In ancient India, production of zinc metal was common. It was mainly used in making brass whereas the oxide was used in medicines. There are references of medicinal uses of zinc in the ‘Charaka Samhita’ (300 BC). Process of the production of metallic zinc has been described in several Sanskrit works e.g. ‘Rasarnavam Rastantram’ (500-100 BC), ‘Rasratnakar’ (2nd century AD), ‘Rasprakash Sudhakar’ (12th century AD) and ‘Rasaratna Samuchchaya’ (13th century AD). The ingredients for zinc production mentioned in the last book include lac, bark of ‘pipal’ tree, ‘harad’, ‘haldi’, resin, salt, borax and ‘kharpar’ (zinc ore); and grinding them with cow milk and purified butter to prepare balls to put into the retorts.
A team of scientists from British Museum (London), HZL (Udaipur) and Baroda University (Gujarat) unearthed this ancient Indian technique of zinc smelting at old Zawar, Udaipur district, Rajasthan, which is now considered to be the oldest site of industrial zinc production in the world. During the process, typical slag is not produced because of small-sized retorts. Ore was roasted to convert zinc sulphide to zinc oxide; mixed with reducing agents and fluxes (dolomite/ salt) and filled-in cylindrical retorts (brinjal-shaped, tapering at one end). The retorts are about 20 to 35 cm long and 8 to 12 cm in diameter with about 1 cm thick walls. A small diameter tube was fixed onto the open end of the retort for condensation of zinc vapours through this. The retorts are fitted upside down in perforated plate, to be fired in-situ, in a closed furnace. By controlled-firing the zinc gets evaporated, condensed and collected at the bottom. Assuming 20-25% losses of zinc, the quantity obtained was about 300 to 400 g of zinc metal per retort or 10 to 15 kg per smelt of the furnace of 36 retorts. Over 130,000 tons of residues remain at Zawar which indicates the extraction of the equivalent of 1,000,000 tons of metallic zinc and zinc oxide. Radiocarbon age determinations of launder wood from the old lead-zinc mines of Zawar Mala yielded an age of 2180+/- 35 years (Hindzinc Tech, HZL, V.1, No.1, 1989).
Zinc has many uses for mankind. It’s most common use is as an anti-corrosion agent by way of Galvanization, a process of its coating on iron to protect it against corrosion. Zinc is coated electrochemically or as molten zinc by hot-dip galvanizing or spraying. A protective surface layer of oxide and carbonate is formed as zinc corrodes. With an electrochemical potential of -0.7618 volts, zinc makes a good material for anode in batteries. Powdered zinc is used in alkaline batteries. Another important use of zinc is in making different alloys e.g. brass, nickel silver, typewriter metal, bronze, German silver and aluminum solder. Brass is an attractive golden-coloured alloy of copper and zinc (3% to 45%). It is more ductile and strong and has better resistance to corrosion, which makes it very useful in communication, hardware and musical instruments etc. Zinc oxide is used as white pigment in paints. Zinc sulfide is used in making luminous dials, fluorescent lights and TV screens.
Lotions made of calamine, a mix of Zn-(hydroxy-)carbonates and silicates, are used in treating treat skin. Zinc is believed to possess anti-oxidant property, which protect against premature aging of the skin and muscles. Brain cells, salivary gland, prostate, immune system and intestine secrete zinc. Effect of this metal (zinc gluconate glycine and zinc acetate in lozenges) on bacteria and viruses is well-known. Signs of zinc deficiency include hair loss, skin lesions, diarrhea and wasting of body tissues.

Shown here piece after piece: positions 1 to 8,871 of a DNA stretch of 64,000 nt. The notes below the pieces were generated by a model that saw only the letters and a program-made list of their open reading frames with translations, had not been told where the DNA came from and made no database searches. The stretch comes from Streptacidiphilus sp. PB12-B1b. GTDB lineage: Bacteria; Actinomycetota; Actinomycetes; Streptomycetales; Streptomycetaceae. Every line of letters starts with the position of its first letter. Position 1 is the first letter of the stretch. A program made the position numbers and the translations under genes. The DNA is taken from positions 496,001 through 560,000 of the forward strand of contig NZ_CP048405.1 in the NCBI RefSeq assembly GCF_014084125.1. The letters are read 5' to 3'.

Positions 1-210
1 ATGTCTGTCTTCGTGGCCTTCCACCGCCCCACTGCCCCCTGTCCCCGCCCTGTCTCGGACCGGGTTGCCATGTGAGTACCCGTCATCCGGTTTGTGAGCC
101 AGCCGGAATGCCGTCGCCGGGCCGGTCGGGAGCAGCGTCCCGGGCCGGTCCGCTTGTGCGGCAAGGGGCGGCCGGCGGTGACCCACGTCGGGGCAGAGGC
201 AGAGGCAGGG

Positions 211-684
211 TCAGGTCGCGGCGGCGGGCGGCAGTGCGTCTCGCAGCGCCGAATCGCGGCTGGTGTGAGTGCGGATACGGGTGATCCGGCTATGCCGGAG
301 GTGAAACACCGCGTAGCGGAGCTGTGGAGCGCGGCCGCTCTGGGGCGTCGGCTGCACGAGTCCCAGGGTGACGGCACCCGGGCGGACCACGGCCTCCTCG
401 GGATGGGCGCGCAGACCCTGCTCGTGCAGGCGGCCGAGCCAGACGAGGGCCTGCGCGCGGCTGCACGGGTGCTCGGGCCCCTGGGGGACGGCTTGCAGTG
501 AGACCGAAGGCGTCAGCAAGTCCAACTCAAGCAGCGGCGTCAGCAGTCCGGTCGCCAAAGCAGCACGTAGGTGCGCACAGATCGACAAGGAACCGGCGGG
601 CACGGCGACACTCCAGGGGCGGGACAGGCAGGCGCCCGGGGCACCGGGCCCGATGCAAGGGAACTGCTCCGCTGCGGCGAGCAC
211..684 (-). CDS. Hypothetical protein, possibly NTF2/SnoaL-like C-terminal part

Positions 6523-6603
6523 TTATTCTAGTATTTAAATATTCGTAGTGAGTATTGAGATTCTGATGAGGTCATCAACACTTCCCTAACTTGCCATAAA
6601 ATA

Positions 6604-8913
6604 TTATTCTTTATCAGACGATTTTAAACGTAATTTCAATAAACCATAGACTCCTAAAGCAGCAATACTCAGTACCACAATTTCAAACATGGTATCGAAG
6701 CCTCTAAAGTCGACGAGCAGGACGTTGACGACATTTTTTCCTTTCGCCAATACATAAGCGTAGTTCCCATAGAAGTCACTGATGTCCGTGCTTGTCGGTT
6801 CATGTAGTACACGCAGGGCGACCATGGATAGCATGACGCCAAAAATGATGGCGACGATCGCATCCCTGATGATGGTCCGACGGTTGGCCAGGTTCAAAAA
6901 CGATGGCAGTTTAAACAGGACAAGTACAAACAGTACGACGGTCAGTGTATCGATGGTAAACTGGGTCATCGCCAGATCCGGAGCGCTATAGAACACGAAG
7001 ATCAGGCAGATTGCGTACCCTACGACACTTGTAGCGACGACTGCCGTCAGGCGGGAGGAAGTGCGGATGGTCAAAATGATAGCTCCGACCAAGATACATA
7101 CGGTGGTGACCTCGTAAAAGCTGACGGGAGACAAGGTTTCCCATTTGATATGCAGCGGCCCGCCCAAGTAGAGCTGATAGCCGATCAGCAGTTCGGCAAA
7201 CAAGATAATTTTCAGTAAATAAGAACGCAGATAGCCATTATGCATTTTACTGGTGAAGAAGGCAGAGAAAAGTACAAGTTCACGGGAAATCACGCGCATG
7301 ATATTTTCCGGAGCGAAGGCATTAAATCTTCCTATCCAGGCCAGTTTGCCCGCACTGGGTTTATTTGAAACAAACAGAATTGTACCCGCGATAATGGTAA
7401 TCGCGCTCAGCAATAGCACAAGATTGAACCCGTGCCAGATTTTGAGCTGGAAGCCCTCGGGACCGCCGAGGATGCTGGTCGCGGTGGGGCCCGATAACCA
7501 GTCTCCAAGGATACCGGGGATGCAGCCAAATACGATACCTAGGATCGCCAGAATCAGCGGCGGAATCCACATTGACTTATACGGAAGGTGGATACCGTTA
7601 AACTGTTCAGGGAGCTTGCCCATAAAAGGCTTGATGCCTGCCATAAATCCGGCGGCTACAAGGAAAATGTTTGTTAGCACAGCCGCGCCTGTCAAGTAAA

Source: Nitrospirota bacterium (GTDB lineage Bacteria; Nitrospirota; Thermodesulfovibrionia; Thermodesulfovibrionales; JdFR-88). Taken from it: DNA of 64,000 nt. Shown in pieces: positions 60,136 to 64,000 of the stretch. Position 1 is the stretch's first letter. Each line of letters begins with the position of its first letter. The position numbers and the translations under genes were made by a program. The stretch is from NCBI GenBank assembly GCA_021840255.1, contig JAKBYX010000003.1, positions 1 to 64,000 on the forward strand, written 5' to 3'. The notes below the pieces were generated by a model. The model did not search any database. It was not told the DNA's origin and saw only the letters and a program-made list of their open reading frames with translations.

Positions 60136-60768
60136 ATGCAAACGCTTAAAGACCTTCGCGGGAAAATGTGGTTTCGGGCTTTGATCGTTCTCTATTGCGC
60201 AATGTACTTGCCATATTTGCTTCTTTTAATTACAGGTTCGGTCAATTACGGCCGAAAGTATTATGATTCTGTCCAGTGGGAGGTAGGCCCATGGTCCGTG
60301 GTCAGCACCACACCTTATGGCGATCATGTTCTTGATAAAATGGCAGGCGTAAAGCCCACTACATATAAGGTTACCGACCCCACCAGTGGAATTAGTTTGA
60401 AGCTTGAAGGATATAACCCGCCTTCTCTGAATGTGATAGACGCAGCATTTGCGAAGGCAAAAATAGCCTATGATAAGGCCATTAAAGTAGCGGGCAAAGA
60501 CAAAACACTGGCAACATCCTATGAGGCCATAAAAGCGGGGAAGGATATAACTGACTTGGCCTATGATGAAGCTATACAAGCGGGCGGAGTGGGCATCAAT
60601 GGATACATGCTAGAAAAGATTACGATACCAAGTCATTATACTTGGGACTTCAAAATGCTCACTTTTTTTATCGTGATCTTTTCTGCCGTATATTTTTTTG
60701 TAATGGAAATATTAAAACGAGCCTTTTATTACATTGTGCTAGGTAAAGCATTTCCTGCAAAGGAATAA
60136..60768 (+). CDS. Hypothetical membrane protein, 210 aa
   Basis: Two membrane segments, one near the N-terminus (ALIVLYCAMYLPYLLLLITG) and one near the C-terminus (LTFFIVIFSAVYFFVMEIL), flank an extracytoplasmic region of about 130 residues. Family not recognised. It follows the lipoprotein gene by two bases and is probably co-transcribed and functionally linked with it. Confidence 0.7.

India has zinc ore resources (UNFC) of 522580 thousand tonnes as on 1.4.2005 located in different States. Important zinc-lead deposits, mostly localized within Precambrian peninsular shield, include Zangamrajupalle and Gollapalle in A.P.; Amjhore within Vindhyan rocks in Bihar; Amba Mata in Delhi Supergroup of rocks in Gujarat; Kolari within Sakoli Group of rocks in Maharashtra; Agucha within Banded Gneissic Complex; Deri and Kayar-Ghugra within Delhi Supergroup; Rajpura-Dariba, Devpura, Samodi, Sindesar and Tiranga within Pur-Banera belt of Pre-Aravalli; and Paduna and Zawar within Aravalli Supergroup of rocks in Rajasthan; Mamandur within Peninsular Archaean Complex of rocks in Tamil Nadu; and Gorubathan within Extra-peninsular Daling Formation (Pre-Cambrian - Cambrian) in West Bengal.
Zinc production in India initially was done by government through a public sector company i.e. Hindustan Zinc Limited. It was the biggest company in India, which took care of mining to extraction of zinc. In April 2002, HZL was privatized. Vedanta Group (still named HZL) is now conducting mining and production zinc and associated metals in the country. Reserves and resources of 232.3 Mt of ore containing 27.5 Mt of zinc-lead metal are present as on 31.3.08. HZL’s operations include three lead-zinc mines (Agucha in Bhilwara district, Zawar in Udaipur district and Rajpura-Dariba in Rajsamand district in Rajasthan), three zinc smelters (Debari and Chanderiya in Rajasthan; Vizag in A.P.). HZL’s zinc production increased from 283,698 tonnes in 2006 to 426,323 tonnes in 2008. The expansions at the Sindesar Khurd and Kayar mines will be completed in phases by early 2012. A zinc smelter of Binani is located at Alwaye in Kerala.
Map showing lead-zinc deposits and zinc smelters in India
Large open cast lead-zinc mine of Agucha
A general view of the ancient zinc smelting site of old Zawar
Large heap of ancient retort-refuge at old Zawar
Wall of a house built by spent retorts at old Zawar - a noble example of re-using the industrial waste by ancient Indians